The departure of Tyreek Hill meant the Chiefs needed to find some new options for Patrick Mahomes. McKinnon's emergence as a pass-catching nightmare was likely not atop anyone's list of expectations. McKinnon existed as a rotational back early in 2022, but emerged as a legitimate threat in the passing game when he rattled off a streak of six straight games with one or more receiving touchdowns. McKinnon's trips to the end zone became as frequent as the arrival of each week's game, and it wasn't until the playoffs that he finally failed to score, going without a target for the first time all season. He's already done enough -- 56 catches for a career-best 512 yards and nine touchdowns -- to earn my respect.
Davante Adams compiled one of the quietest 1,500-yard seasons in recent memory, a product of the Raiders' overall struggles that produced a 6-11 record. While Adams put up stellar numbers once again, Las Vegas often ran into second-half issues with throwing the ball to him. That's where Hollins came through, serving as a surprisingly effective second receiver for Derek Carr and setting career-high marks in receptions (57) and receiving yards (690) while tying his single-season high with four touchdowns. Hollins was such a productive receiver, it seemed at times as if Carr was intentionally looking his way, even if the reality was opposing defenses were often dedicating many resources to taking Adams out of the running. Either way, Hollins stepped up when his number was called.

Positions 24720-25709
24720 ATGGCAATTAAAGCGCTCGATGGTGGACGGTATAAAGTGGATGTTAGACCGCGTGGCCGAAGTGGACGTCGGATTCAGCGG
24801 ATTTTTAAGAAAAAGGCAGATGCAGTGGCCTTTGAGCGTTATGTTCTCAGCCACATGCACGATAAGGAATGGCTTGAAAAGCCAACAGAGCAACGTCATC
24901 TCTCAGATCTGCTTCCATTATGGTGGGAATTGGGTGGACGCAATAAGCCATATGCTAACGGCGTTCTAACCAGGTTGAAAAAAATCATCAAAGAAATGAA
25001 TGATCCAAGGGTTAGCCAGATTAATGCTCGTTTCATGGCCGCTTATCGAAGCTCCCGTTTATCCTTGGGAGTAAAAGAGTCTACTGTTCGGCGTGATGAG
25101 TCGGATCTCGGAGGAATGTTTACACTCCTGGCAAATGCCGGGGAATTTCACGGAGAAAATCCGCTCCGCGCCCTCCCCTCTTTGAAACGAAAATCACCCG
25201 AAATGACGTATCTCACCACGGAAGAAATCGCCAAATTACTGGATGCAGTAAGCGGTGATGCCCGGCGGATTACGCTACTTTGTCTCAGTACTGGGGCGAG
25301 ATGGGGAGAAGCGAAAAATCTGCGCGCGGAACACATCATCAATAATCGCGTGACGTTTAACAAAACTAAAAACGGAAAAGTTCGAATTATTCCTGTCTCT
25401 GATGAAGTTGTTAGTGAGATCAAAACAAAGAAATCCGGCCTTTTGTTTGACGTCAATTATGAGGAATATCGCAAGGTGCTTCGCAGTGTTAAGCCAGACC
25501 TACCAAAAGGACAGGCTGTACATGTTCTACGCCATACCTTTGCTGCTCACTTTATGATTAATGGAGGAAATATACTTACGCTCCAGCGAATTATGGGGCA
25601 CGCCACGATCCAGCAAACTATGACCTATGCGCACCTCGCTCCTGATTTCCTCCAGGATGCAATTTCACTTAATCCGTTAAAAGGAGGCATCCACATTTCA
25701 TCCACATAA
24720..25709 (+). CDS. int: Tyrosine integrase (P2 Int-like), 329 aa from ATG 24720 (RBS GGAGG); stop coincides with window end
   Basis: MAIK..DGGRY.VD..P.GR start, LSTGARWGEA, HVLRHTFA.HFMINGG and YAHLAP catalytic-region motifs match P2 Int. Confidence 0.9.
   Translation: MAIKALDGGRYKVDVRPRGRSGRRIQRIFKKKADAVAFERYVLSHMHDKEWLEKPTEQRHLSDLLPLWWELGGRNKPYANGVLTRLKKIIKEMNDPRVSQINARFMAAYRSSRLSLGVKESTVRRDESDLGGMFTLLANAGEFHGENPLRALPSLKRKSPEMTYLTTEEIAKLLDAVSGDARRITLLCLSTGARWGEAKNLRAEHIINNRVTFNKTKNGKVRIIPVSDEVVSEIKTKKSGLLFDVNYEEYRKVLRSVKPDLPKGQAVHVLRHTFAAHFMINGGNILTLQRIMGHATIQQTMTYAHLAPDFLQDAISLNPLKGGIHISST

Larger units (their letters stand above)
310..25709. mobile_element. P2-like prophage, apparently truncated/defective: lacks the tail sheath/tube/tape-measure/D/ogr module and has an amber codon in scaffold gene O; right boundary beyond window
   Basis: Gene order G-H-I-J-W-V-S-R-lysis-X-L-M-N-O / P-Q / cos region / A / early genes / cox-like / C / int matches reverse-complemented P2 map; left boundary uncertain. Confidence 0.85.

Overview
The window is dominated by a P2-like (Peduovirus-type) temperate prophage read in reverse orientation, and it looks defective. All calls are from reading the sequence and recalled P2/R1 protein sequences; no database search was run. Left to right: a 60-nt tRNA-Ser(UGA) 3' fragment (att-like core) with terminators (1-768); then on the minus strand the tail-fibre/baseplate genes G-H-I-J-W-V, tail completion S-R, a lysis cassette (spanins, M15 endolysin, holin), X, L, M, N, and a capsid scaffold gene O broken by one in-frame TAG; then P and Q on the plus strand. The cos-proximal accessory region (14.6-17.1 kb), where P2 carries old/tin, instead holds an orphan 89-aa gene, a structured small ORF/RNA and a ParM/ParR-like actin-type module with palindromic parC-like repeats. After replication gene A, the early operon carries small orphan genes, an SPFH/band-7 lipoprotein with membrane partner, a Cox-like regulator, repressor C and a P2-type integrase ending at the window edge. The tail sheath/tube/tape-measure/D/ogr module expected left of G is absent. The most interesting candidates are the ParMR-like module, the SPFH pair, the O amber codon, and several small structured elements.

The Chargers spent much of the 2022 season playing without Keenan Allen and/or Mike Williams, forcing Justin Herbert to rely on lesser-known targets. One of those targets was Palmer, a wideout who played a marginal role in his first NFL season before more than doubling his yardage output out of necessity in Year 2. Palmer finished with 72 catches for 769 yards and three touchdowns, filling in and capitalizing on the opportunity. Los Angeles was clearly a better team with Williams and Allen both available, but Palmer deserves commendation for doing a solid job of replacing them when required.